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      Prognostic role of the histological subtype of melanoma on the hands and feet in Caucasians.
      ,

      Teramoto Y, Keim U, Gesierich A, Schuler G, Fiedler E, Tuting T, et al. Acral lentiginous melanoma—a skin cancer with unfavourable prognostic features. A study of the German Central Malignant Melanoma Registry (CMMR) in 2050 patients. Brit J Dermatol, in press.

      ). Compared with sun-exposed skin, BRAF mutations are less frequent.
      In this study, we assessed the clinical, histologic, and molecular features of 43 melanomas from acral skin. Our findings show different genetic and epidemiologic patterns in acral melanomas from the dorsal surface of the hand and foot compared with melanomas from subungual/interdigital spaces or melanomas from volar surfaces. Melanomas arising in the most UV-protected sites (subungual/interdigital) are the most genomically diverse, with a variety of non-BRAF-related mechanisms to activate cellular proliferation.

      Results

      Melanoma from dorsal acral sites

      Twenty-one melanomas were identified on dorsal acral skin, with 16 from the foot and 5 from the hand. The mean age was 55 years and included 19 women and 2 men. All patients with available demographic information identified as Caucasian (n = 19). The stages of disease included 9 melanomas in situ (43%), 7 T1a/b (33%), 3 T2a/b (14%), 1 T3a/b (5%), and 1 T4a/b (5%). WHO histologic subtypes included 16 superficial spreading (SSM) (76%), 1 lentigo maligna (5%), 2 acral lentiginous (10%), and 2 nodular (10%) melanomas. A majority of cases were BRAF mutated (67%, 14/21). Other oncogenic mutations identified included NRAS (4/21), KIT (2/21), FGFR3 (1/21), and IDH1 (1/21). One case had a mutation in TP53 (1/21). Five of 19 cases demonstrated chromosomal copy number alterations in the targeted loci (5/19, 26%) (Table 1). Copy number gains included TERT, CDK4, AUKRA, CCND1, PAK1, and GAB2. Copy number deletions included CDKN2A, PTEN, and NF1.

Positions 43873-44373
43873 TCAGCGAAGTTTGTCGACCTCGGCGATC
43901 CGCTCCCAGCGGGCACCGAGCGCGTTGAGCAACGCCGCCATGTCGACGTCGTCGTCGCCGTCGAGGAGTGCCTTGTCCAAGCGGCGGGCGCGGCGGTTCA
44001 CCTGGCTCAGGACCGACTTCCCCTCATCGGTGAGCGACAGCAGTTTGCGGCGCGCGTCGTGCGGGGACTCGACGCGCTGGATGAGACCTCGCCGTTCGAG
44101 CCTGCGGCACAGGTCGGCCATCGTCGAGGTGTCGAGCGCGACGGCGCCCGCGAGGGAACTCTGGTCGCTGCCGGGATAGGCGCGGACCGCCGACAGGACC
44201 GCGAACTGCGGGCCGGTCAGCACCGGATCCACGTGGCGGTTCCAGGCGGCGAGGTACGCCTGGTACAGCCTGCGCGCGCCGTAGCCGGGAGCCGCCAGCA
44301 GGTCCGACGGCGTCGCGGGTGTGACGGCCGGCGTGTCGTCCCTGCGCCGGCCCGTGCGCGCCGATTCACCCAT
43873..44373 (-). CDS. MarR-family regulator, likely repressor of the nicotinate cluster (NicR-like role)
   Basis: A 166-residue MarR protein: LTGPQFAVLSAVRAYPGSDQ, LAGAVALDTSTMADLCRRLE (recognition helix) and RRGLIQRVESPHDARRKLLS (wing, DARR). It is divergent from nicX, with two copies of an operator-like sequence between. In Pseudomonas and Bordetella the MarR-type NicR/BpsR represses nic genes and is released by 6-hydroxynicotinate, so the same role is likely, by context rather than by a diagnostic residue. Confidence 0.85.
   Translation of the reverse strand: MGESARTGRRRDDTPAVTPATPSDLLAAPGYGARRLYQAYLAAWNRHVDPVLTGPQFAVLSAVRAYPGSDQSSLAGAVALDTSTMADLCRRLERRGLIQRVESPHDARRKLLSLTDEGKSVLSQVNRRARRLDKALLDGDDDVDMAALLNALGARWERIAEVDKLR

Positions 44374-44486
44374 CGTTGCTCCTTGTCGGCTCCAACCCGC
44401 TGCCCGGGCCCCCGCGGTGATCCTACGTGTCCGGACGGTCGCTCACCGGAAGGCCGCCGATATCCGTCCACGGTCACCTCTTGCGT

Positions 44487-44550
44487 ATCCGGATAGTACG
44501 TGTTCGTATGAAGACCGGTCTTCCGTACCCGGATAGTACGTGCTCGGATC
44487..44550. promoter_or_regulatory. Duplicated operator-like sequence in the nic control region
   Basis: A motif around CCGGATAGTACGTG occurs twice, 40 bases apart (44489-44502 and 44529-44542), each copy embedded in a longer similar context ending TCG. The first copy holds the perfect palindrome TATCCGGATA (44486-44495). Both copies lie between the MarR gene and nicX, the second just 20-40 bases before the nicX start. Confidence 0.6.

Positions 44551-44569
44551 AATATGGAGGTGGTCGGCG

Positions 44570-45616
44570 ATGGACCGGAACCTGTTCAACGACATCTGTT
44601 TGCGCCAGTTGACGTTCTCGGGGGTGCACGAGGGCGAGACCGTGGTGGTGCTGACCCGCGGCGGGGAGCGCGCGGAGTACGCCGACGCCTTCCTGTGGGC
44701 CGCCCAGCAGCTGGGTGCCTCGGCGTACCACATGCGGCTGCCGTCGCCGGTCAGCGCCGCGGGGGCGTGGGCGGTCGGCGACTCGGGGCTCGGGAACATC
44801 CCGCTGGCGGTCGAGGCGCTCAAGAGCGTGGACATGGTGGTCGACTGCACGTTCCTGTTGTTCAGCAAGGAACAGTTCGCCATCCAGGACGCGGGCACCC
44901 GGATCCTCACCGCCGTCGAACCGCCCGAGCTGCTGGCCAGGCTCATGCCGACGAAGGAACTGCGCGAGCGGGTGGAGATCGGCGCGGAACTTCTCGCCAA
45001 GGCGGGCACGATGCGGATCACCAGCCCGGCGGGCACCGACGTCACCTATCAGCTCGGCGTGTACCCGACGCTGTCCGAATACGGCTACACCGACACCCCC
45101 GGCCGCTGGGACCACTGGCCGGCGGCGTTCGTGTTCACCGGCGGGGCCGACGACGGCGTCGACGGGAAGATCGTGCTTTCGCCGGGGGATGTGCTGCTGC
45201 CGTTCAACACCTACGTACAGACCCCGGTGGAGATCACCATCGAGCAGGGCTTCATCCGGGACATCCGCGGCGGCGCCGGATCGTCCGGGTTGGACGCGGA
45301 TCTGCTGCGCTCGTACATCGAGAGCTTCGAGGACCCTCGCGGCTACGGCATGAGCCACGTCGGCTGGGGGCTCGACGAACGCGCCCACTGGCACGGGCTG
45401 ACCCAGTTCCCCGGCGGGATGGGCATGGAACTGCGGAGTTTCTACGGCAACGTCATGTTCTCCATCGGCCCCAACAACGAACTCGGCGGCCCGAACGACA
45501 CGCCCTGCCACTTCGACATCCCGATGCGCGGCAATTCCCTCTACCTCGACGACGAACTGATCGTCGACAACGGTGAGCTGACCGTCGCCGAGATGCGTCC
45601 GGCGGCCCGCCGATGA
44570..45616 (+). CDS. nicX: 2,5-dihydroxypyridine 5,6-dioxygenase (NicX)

Table 1Variants identified on next generation sequencing and FISH
      Oncogenes are shown in green and tumor suppressor genes are shown in red. FISH results are shown on the far right, with gains in blue and losses in yellow. Melanomas with insufficient tissue for FISH are shaded dark gray.
      Abbreviations: A, age, D, dorsal, FISH, fluorescence in situ hybridization; G, gender, I, interdigital; MIS, melanoma in situ; R, race; SU, subungual; T, subtype; V, volar.
      1This patient had a germline mutation in MLH1 and had several other mutations in genes not found in other melanomas including MET A1261T, SMO W535R, FGFR2 G305R, HNF1A R272C, CDH1 T73A, ERBB2 D880N, and SMAD4 R100G.